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Posts tagged with "Book"

  • Mr. Humble and Dr. Butcher: A Monkey's Head, the Pope's Neuroscientist, and the Quest to Transplant the Soul
    Brandy Shillace

    Book

    A neurosurgeon’s audacious experiments raised ire from animal rights activists and interest from the Vatican

    Historian Brandy Schillace’s new book, Mr. Humble and Dr. Butcher—so titled to evoke Robert Louis Stevenson’s Jekyll and Hyde—offers a probing and provocative portrait of the American neurosurgeon and neurophysiologist Robert J. White (1926–2010), whose life’s ambition was to establish that the brain—the seat of consciousness, personhood, or, as a pious Catholic like White conceived… Read More
  • Vera Rubin: A Life
    Jacqueline Mitton and Simon Mitton

    Book

    A new biography paints a vivid picture of the life of dark matter pioneer Vera Rubin

    Vera Rubin would not have called herself the discoverer of dark matter. In fact, she once tried to prevent a press release from even including the word “discovery,” instead suggesting that the National Science Foundation’s press team write that her observations “provided convincing evidence.” It is, after all, rare that any topic has only a… Read More
  • CRISPR People: The Science and Ethics of Editing Humans
    Henry T. Greely

    Book

    A bioethicist breaks down the first human germline genome editing experiment

    On 25 November 2018, He Jiankui, a biophysicist at Southern University of Science and Technology in Shenzhen, China, announced that his laboratory had pulled off a previously unthinkable achievement: the successful modification of the germline genome of two living humans. Two children, female fraternal twins known by the pseudonyms Lulu and Nana, had been born… Read More
  • How to Avoid a Climate Disaster: The Solutions We Have and the Breakthroughs We Need
    Bill Gates

    Book

    Microsoft mogul Bill Gates offers a pragmatic approach to achieving greenhouse gas targets

    Bill Gates is not a climate scientist. In his new book, How to Avoid a Climate Disaster, he explains that he came to climate science indirectly, via issues of energy poverty that arose as part of his health and development work with the Bill and Melinda Gates Foundation. “I am aware that I’m an imperfect… Read More
  • When Brains Dream: Exploring the Science and Mystery of Sleep
    Antonio Zadra and Robert Strickgold

    Book

    Dreams could be critical to consolidating memories, argue two sleep researchers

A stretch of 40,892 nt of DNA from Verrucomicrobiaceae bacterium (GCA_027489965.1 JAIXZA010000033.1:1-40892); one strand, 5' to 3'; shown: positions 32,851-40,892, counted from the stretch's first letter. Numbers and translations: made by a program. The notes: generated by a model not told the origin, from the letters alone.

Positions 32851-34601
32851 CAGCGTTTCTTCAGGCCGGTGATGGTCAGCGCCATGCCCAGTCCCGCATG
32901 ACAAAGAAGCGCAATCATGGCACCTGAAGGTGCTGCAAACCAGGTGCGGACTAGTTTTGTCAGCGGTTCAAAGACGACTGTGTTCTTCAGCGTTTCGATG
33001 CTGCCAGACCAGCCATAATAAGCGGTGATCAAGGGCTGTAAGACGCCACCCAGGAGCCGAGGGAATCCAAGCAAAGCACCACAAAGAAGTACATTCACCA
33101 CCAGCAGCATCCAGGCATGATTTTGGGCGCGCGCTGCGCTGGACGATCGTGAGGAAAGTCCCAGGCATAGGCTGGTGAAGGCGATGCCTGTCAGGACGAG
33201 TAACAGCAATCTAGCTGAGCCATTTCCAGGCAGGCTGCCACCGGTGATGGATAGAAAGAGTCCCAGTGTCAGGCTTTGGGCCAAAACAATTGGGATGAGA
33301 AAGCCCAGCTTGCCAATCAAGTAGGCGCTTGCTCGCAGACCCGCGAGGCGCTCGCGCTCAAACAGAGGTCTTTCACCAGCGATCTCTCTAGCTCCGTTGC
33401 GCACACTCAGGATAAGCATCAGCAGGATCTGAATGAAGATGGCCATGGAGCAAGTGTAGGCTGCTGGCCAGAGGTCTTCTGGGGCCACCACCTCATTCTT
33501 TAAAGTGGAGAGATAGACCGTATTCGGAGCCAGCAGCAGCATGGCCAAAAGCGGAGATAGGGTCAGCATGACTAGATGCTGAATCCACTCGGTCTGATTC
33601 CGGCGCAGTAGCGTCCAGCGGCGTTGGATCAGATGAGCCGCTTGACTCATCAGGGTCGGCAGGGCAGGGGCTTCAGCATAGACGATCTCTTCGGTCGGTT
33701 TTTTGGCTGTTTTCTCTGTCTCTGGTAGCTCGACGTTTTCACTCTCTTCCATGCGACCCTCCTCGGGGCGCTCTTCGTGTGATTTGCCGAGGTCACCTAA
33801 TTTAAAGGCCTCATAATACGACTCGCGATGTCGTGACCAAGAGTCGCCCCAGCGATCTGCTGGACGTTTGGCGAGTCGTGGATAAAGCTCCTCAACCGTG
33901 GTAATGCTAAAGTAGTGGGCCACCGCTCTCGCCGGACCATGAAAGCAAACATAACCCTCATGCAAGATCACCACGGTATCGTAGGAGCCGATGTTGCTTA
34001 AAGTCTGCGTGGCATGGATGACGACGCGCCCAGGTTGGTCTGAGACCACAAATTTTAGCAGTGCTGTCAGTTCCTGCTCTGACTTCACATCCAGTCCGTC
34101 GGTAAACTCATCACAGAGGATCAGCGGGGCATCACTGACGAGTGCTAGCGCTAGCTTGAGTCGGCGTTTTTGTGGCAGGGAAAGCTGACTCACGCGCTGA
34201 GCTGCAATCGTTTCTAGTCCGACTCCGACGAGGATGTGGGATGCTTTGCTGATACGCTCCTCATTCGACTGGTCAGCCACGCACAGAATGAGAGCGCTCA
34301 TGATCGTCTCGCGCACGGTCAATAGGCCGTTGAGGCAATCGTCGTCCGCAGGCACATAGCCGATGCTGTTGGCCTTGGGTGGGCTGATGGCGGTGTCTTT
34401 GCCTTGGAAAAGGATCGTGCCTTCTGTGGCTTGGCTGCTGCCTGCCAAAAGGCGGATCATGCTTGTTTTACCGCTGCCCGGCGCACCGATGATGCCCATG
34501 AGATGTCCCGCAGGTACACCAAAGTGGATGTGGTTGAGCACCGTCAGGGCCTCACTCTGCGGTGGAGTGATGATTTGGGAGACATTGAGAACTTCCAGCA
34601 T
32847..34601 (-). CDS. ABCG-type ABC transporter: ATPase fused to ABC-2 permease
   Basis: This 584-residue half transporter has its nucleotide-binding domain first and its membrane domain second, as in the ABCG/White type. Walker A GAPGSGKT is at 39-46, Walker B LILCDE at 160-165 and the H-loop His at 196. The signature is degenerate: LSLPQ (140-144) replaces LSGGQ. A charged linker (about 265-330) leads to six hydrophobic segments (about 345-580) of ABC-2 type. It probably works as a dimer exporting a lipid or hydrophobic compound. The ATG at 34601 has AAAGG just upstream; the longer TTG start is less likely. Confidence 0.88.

In When Brains Dream, sleep scientists Antonio Zadra and Robert Stickgold detail the latest research that seeks to understand what occurs in our brains when we dream, and they present theories about what purposes dreaming may serve. The book takes the reader from humanity’s early religious understanding of dreams, through our initial attempts to study… Read More
  • Narrative in the Age of the Genome: Genetic Worlds
    Lara Choksey

    Book

    A scholar probes subtle shifts in stories told through genes

    “If the double helix is an icon of the modern age, then the genome is one of the last grand narratives of modernity,” writes Lara Choksey in her new book, Narrative in the Age of the Genome. Hybridizing literary criticism with a genre-spanning consideration of a dozen distinct literary works, and imbued throughout with deep… Read More
  • Extraterrestrial: The First Sign of Intelligent Life Beyond Earth
    Avi Loeb

    Book

    A high-profile astronomer argues that the strange interstellar object ‘Oumuamua may be an alien signal

    In the introduction of his sixth book, Extraterrestrial: The First Sign of Intelligent Life Beyond Earth, Avi Loeb, chair of the Harvard Department of Astronomy, acknowledges the elephant in the room: “In the spirit of transparency, know that some scientists find my hypothesis unfashionable, outside of mainstream science, even dangerously ill conceived. But the most… Read More
  • Four Lost Cities: A Secret History of the Urban Age
    Annalee Newitz

    Book

    Ancient human settlements are brought vividly to life in an engaging new analysis

    In Four Lost Cities, Annalee Newitz—a technology journalist and author of popular genre fiction—has unexpectedly turned their attention to the archaeology of the urban past. Each of the four sections of this volume describes a different case study. Çatalhöyük, the first case Newitz describes, is a fascinating example of a very early experiment in settled… Read More
  • This is the Voice
    John Colapinto

    Book

    A deep dive into voice research covers lyrical lilts, gargled rasps, and everything in between

    The larynx is critical for two broad functions: one life-sustaining, aiding in respiration and preventing the aspiration of food into the lungs; and the other life-enhancing, contributing to phonation, an essential component of communication. There was a time when the latter was largely ignored by researchers. However, in recent years, there has been an explosion… Read More
  • The Doctors Blackwell: How Two Pioneering Sisters Brought Medicine to Women—and Women to Medicine
    Janice P. Nimura

    Book

    Certain of her own exceptional nature, physician Elizabeth Blackwell dismissed those who aided her

    In 1849 Elizabeth Blackwell became the first woman to receive a medical degree from an American college. She was a resourceful, dedicated, and imaginative thinker. She was also a greedy, racist, and rivalrous snob. In The Doctors Blackwell, Janice Nimura shifts between Blackwell’s own account of her singular greatness and the story of her relationship… Read More